One thing I'm looking to do better:
Turn around problem stores more effectively.
How I give my team room to innovate and experiment:
Everyone has responsibility.
How close are you to operations?
What are the two most important things you rely on from your franchisor?
1) communication (sales figures, what's working, best practices, market trends, advertising strategy, etc.); 2) training, both operations and technical.
What I need from vendors:
Honesty, consistency, competitive pricing.
Have you changed your marketing strategy in response to the economy? How?
Our business tends to be anti-recessionary (people keep their cars longer and repair/maintain them during these times), so if anything we have been looking for opportunities to grow locations while real estate prices have dropped from their peaks.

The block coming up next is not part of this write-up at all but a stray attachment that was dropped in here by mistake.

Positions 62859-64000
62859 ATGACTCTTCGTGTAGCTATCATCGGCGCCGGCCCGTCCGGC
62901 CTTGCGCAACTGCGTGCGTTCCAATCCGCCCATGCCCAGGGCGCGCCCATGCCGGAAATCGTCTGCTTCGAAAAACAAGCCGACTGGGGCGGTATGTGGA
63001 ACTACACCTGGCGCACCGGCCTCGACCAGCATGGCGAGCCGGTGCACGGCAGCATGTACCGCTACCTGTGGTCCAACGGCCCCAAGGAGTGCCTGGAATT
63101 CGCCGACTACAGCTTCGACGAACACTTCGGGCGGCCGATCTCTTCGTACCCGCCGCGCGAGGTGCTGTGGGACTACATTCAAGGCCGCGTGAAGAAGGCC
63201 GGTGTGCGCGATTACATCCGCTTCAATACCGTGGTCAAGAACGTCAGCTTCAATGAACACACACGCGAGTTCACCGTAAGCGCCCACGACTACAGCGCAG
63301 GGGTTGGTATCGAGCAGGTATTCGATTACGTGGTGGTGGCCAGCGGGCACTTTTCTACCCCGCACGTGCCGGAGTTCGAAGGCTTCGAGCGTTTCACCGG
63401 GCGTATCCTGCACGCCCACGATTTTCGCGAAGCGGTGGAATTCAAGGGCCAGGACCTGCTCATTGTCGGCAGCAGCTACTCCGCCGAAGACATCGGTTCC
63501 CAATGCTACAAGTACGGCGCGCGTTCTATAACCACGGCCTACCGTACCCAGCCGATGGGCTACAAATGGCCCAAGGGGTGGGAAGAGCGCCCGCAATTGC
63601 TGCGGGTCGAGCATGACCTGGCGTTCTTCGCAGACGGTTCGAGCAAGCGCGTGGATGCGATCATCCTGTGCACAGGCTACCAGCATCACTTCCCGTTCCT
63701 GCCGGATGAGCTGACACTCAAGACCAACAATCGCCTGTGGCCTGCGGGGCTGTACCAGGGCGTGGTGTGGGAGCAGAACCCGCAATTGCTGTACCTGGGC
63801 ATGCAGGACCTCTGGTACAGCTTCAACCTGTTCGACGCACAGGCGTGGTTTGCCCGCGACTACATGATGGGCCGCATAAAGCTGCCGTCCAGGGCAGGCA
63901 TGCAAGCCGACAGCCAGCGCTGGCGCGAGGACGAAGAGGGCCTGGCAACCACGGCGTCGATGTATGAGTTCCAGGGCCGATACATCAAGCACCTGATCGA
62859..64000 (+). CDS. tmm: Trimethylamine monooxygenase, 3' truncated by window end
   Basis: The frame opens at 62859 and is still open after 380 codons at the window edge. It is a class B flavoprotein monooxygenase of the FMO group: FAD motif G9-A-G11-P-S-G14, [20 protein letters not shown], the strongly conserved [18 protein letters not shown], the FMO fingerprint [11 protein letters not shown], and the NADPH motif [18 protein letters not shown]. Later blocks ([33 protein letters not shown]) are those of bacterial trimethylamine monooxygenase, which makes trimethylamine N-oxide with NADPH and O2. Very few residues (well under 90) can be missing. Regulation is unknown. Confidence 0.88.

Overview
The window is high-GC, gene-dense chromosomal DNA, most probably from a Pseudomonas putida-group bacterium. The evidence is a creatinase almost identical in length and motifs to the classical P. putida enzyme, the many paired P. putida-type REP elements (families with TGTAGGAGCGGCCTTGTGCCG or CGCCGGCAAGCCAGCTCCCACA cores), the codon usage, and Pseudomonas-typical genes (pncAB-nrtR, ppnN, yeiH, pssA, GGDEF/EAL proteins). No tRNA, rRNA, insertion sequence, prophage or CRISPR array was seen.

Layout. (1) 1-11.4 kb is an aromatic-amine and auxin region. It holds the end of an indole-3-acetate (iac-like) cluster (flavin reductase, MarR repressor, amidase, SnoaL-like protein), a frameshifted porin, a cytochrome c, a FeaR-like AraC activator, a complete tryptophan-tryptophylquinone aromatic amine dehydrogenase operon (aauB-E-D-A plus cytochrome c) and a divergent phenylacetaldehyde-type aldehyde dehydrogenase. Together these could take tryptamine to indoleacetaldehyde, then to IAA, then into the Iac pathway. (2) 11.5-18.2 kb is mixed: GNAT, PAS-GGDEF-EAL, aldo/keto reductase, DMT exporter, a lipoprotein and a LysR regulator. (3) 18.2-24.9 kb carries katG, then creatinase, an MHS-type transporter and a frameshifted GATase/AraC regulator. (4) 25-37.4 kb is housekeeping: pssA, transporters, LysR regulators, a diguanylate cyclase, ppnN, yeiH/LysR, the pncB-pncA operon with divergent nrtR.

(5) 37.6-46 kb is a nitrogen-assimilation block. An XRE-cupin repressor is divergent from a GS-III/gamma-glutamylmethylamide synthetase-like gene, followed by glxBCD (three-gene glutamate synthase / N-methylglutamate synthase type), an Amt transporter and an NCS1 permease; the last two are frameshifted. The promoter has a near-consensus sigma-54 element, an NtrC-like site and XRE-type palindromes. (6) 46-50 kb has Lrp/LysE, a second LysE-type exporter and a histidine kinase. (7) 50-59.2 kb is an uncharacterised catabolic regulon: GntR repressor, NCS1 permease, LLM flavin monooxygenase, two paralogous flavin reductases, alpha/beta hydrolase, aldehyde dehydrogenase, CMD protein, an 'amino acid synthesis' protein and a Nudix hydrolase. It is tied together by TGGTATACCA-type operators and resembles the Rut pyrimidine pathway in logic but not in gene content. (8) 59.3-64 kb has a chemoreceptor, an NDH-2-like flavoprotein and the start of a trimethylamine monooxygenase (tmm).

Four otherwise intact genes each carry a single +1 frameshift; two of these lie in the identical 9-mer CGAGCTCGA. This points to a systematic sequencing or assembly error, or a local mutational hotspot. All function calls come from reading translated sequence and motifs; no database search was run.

How is social media affecting your business?
Unclear. My feeling is that social media is just another communication avenue similar to word of mouth, and that like word of mouth, perhaps it's more credible to the various, online communities. If that's the case, it would be more powerful than mass advertising in the long run, either boosting or busting your business depending on your product and/or service. Its initial impact could be small in the short run.
How do you hire and fire?
I hire based on experience, attitude, and references. I fire based on lack of honesty, incompetence, or consistent failure to perform.
How do you train and retain?
We train through on-the-job training, training offered by the franchisor, and our own homespun training classes. We retain by establishing relationships with our employees and offering incentives that reward them for performance.
How do you deal with problem employees?